Trump lawyers ask New York judge to lift gag order that stopped him attacking jurors and witnesses

Donald Trump’s lawyers are asking the New York judge who presided over his hush money trial to lift a gag order imposed on him that prevents him from commenting about witnesses, jurors and others tied to the criminal case.

In a letter made public on Tuesday, Trump’s defense attorney Todd Blanche asked New York Justice Juan Merchan to end the gag order “now that the trial has concluded” after a jury convicted Trump on 34 felony counts of falsifying business records on May 30.

“The concerns articulated by the government and the Court do not justify continued restrictions on the First Amendment rights of President Trump – who remains the leading candidate in the 2024 presidential election – and the American people,” Blanche wrote.

A gag order prevents Trump from publicly attacking witnesses, jurors, prosecutors and court staff and their families, with the exception of Manhattan District Attorney Alvin Bragg and the judge himself.

Merchan issued Trump’s gag order on March 26, a few weeks before the start of the trial, after prosecutors raised concerns about the defendant and Republican presidential nominee using his platform to target people involved in his cases, and the risk of witness and juror intimidation.

Judge Merchan later expanded the gag order to include comments about his own family after Trump made social media posts attacking the judge’s daughter, a consultant who has done work for Democratic campaigns.

Donald Trump’s lawyers are asking the New York judge who presided over his hush money trial to lift a gag order imposed on him (Getty Images)
Donald Trump’s lawyers are asking the New York judge who presided over his hush money trial to lift a gag order imposed on him (Getty Images)

Trump was fined $10,000 for 10 statements posted on Truth Social directed at witnesses and the jury during the trial, with Judge Merchan threatening him with jail if he continued to violate the terms of the gag.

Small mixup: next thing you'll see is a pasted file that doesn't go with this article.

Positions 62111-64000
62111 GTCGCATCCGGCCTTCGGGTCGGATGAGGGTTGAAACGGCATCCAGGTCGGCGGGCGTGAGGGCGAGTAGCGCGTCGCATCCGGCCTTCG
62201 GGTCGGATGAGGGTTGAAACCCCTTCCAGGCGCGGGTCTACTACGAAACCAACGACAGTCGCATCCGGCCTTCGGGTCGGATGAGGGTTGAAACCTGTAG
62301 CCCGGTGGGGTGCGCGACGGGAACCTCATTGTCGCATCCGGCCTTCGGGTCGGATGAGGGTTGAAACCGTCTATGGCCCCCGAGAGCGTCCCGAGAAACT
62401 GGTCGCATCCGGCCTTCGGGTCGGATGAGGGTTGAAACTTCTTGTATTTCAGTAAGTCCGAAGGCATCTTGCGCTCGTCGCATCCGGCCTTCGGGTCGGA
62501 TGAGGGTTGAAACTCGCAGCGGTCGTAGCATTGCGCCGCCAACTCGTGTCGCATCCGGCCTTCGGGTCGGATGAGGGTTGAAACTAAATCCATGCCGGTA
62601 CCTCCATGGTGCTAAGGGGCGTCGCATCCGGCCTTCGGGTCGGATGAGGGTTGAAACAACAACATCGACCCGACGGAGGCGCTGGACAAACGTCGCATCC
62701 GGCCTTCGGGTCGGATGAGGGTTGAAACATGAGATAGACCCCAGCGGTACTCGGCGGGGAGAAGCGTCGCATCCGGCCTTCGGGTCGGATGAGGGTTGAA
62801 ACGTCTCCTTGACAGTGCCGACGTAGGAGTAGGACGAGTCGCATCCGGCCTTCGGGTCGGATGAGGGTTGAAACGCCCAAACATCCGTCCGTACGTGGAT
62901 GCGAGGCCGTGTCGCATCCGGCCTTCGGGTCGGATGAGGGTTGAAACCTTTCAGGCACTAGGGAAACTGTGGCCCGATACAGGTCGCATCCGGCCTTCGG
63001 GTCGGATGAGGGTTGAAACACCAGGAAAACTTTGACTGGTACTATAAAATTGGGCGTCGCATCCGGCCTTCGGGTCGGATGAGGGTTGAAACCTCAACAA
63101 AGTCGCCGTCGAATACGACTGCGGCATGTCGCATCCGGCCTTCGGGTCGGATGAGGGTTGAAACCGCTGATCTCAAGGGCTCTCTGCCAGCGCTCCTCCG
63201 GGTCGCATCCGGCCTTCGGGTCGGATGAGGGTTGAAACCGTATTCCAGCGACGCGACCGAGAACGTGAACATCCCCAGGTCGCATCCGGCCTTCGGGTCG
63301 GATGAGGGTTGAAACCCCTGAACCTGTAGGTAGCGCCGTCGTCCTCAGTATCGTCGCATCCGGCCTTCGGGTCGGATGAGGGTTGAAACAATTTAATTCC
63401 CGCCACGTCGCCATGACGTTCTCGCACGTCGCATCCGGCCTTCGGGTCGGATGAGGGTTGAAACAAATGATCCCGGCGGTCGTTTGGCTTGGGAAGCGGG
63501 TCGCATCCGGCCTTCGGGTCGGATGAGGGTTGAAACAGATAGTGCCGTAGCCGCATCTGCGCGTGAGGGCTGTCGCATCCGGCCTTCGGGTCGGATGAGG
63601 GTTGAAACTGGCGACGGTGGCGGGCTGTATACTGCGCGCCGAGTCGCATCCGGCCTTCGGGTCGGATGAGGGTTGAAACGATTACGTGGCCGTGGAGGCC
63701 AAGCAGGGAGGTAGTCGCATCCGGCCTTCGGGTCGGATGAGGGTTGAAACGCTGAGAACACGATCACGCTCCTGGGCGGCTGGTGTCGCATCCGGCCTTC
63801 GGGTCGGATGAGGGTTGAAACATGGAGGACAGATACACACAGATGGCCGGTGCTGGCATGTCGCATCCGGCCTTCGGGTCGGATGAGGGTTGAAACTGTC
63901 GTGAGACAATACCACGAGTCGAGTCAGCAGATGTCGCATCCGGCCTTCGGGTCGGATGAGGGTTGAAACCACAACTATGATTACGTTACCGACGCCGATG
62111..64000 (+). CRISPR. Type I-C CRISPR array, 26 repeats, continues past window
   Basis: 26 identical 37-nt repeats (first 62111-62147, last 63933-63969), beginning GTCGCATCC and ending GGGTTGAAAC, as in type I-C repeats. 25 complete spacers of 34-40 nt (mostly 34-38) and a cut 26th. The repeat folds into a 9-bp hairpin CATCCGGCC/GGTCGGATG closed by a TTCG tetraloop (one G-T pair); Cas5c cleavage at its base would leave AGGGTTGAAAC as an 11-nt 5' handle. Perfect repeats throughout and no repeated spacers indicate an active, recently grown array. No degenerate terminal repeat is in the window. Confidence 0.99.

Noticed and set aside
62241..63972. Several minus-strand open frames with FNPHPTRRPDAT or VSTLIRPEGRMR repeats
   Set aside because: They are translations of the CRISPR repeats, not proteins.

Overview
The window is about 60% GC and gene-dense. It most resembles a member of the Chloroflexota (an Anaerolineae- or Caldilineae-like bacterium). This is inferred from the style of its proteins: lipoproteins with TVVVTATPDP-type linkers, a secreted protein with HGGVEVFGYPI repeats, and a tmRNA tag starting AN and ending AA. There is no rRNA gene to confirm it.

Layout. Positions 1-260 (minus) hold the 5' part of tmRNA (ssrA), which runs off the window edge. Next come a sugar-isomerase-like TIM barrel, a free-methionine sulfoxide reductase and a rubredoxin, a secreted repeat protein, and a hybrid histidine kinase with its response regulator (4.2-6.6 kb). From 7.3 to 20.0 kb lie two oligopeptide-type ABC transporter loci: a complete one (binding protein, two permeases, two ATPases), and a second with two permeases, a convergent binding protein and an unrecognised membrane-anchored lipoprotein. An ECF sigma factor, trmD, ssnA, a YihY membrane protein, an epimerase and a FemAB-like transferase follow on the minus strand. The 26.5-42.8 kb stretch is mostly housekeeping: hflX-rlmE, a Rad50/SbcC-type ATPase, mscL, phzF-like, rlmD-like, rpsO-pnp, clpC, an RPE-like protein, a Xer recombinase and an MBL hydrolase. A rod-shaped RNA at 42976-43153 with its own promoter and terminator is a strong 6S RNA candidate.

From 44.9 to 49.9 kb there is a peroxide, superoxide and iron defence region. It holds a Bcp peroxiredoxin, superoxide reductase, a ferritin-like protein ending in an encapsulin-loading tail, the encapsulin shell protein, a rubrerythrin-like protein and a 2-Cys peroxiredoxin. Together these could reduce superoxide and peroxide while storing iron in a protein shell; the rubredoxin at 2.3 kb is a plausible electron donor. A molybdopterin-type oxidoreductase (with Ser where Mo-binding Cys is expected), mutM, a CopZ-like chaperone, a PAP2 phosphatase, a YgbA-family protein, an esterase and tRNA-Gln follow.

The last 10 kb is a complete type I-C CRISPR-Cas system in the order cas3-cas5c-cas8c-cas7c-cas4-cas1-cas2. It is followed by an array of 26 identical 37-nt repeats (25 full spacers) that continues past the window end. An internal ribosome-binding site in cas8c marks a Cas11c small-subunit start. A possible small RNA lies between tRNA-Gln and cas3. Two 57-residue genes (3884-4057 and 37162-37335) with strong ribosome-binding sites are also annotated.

“Your continued violations … threaten to interfere with the administration of justice, and constitute a direct attack on the rule of law,” Judge Merchan told Trump last month.

While he claimed that he would rather face jail time than comply with the gag order, the former president ultimately evaded scrutiny from prosecutors in the final weeks of his trial, while a parade of his surrogates lashed out at witnesses and the judge’s daughter, and as Trump himself took aim at the prosecution’s star witness Michael Cohen.

Blanche now argues that the basis for the gag order no longer exists, and that recent statements from President Joe Biden, Cohen and Stormy Daniels entitle him to a response.

He also argued the gag order should be lifted ahead of a June 27 presidential debate.

On Wednesday, the office of Manhattan District Attorney told the judge to keep the gag order in place at least until Trump is sentenced.

In a letter to Judge Merchan, prosecutor Matthew Colangelo wrote that the office will “oppose any immediate termination” of the gag.

Colangelo also rejected suggestions that the order should be lifted now that the trial is over because it was based “not only on the need to avoid threats to the fairness of the trial itself” but to protect the integrity of the proceedings and the “orderly administration” of the court.

Despite the conclusion of the jury trial, “those interests have not abated, and the Court has an obligation to protect the integrity of these proceedings and the fair administration of justice at least through the sentencing hearing and the resolution of any post-trial motions,” he wrote,

In the initial gag order, Merchan noted prosecutors had sought the restrictions “for the duration of the trial.” Trump has not yet been sentenced and he said he intends to appeal the jury verdict.

But last week, Blanche said it was his understanding that the order would end when the trial ended and that he would seek clarity from Merchan.

“It’s a little bit of the theater of the absurd at this point, right? Michael Cohen is no longer a witness in this trial,” Blanche told the Associated Press .“The trial is over. The same thing with all the other witnesses. So, we’ll see. I don’t mean that in any way as being disrespectful of the judge and the process. I just want to be careful and understand when it no longer applies.”

A sentencing hearing is tentatively scheduled for July 11.